I sometimes get questions about how Flowing Dharma came into being and where it may be headed. Here's a brief history and its story up until now.
In 1991, after reading a good deal about Buddhism and meditation, I sat for a few days at a Zen center in upstate New York. It was a pretty miserable time - lots of pain in the body, lots of noise in the mind, very little peace. Somewhere deep inside I realized there was something of value here. I just wasn't sure what it was. So I kept reading and struggling to learn to meditate. I attended several weekend retreats which introduced me to the power of a gifted teacher's presence to deepen one's practice. More than any book I ever read, it was sitting with Dharma teachers, basking in their calmness and hearing their words that kept my enthusiasm for meditation practice alive.
Around December of 1997, after sitting a number of retreats with Matt Flickstein and attending his first teacher training course, I began teaching weekly mindfulness meditation classes. Soon, in addition to growing my psychotherapy practice, I was leading two classes on opposite sides of the bay. I was also leading one- to-five-day residential retreats and becoming actively involved with supporting the larger Buddhist community around Tampa Bay. With little conscious intention, an organization began to form.
I was staying very busy and in 2001 it became apparent to me that my life was becoming unbalanced. My psychotherapy practice was growing significantly as was the interest in my Dharma offerings. I was beginning to use mindfulness training with my psychotherapy clients and beginning to frame up my MBSR program. There was a lot of energy moving out, lots of intensity with people and organizing but precious little recovery time. While I continued to spend 25 to 40 days a year in retreat, this was not enough to keep my life in balance. It became clear that I needed more unstructured time where I was free of all demands and responsibilities. Besides, my kayak, hiking boots, off-road bike and my life partner were all complaining of feeling abandoned. A change was in order.
In the supportive synchronicity of the Dharma, people came forward to take over leadership of the two sanghas I had started. I stopped leading retreats and focused more energy on bringing in respected Dharma teachers to lead residential retreats. I took a breath and got more organized.
In 2003 a few good friends and I founded Flowing Dharma, Inc. as a 501.c.3 organization to serve as a formal vehicle for our support of the Dharma. This allowed me to: (a) establish a separation between my Dharma activities and my psychotherapy practice, (b) to create an organization into which others could easily channel their support for the Dharma, and (c) offer the tax advantages of a 501.c.3 to the organization's financial supporters. I then directed more of my energy into establishing my MBSR programs, developing Mindfulness Based Psychotherapy and ultimately to teaching this method of therapy to other mental health professionals. Once again, I had become too busy. Life was getting out of balance. Again, it was time for a change.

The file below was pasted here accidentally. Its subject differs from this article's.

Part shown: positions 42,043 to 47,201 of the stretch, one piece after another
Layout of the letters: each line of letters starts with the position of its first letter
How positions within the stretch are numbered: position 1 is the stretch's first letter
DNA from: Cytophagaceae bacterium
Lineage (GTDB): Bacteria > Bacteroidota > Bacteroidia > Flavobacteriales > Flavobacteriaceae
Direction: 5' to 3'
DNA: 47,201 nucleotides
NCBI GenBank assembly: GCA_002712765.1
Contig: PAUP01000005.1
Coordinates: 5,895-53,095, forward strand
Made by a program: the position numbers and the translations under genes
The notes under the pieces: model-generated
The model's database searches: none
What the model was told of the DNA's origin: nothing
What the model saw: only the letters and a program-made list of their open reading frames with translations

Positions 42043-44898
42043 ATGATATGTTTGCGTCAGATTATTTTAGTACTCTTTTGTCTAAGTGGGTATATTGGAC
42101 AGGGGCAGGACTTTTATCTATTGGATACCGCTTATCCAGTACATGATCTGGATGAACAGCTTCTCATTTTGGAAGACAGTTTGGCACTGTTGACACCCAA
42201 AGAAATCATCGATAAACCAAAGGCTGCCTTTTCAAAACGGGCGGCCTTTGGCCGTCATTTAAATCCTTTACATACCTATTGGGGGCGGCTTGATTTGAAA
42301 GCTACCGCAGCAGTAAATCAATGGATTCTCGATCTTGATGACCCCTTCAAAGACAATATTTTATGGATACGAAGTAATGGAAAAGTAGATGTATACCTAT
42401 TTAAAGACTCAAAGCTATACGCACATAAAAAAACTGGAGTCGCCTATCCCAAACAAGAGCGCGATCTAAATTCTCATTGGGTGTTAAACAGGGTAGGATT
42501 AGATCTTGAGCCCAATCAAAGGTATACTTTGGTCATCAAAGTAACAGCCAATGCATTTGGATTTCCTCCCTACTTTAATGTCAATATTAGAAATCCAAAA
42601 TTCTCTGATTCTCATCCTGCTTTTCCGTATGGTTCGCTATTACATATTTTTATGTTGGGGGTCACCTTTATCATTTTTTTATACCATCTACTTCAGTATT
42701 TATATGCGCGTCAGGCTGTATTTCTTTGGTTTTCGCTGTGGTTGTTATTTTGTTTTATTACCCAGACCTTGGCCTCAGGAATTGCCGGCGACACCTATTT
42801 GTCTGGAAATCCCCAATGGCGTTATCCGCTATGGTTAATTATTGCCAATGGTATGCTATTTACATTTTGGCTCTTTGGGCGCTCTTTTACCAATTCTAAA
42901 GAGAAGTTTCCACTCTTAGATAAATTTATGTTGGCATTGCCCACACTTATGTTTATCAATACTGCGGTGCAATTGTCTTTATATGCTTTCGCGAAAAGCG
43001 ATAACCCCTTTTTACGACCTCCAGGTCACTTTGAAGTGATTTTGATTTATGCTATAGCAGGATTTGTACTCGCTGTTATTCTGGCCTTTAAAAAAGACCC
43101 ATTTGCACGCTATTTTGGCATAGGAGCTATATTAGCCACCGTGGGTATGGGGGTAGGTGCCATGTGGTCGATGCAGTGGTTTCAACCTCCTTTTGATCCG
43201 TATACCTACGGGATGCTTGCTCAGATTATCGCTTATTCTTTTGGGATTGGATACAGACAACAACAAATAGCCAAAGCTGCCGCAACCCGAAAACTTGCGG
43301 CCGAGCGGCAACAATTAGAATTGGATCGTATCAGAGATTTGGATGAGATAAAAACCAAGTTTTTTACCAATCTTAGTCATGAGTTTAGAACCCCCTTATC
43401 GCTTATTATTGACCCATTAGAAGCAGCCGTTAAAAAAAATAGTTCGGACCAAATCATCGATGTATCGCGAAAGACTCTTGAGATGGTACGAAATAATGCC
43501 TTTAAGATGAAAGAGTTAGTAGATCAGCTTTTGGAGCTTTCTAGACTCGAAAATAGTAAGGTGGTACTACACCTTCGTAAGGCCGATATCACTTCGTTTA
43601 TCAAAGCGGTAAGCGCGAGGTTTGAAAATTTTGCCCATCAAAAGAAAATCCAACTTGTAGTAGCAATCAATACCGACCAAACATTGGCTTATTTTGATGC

In September of 2008, I closed my psychotherapy practice, Jordan and I got rid of our stuff and headed to Peru to test our wings living and volunteering in the developing world. In April of 2009, we began our service with the US Peace Corps in Swaziland, Africa. This experience opened our eyes to aspects of life virtually unknown in the west and shifted our view of our place in the world. We engaged in a variety of educational and community development projects, wrote a few grants and learned about sustainability while facing the challenges of living in a rural third-world community. We also found opportunities to be of service to the Dharma; informally through discussions with anyone who was interested and formally through donating our time and FD's money to help make two donation-only, 10-day retreats possible in this small southern African country.
In September of 2011, I completed my service with PC and went to Cape Town, South Africa to sit and serve at a meditation center near there. In January, I headed to Thailand to do more of the same. In September 2012, we were both back in the US, living in upstate SC while scouting out our next place to settle.
Jordan and I have learned that a dollar goes much further in these developing countries than in America and will make every effort to stretch our donors' money as far as possible in service of the Dharma. We very much appreciate your support of our work. If you would like to make a donation, simply click this button and enter your PayPal account or credit card information.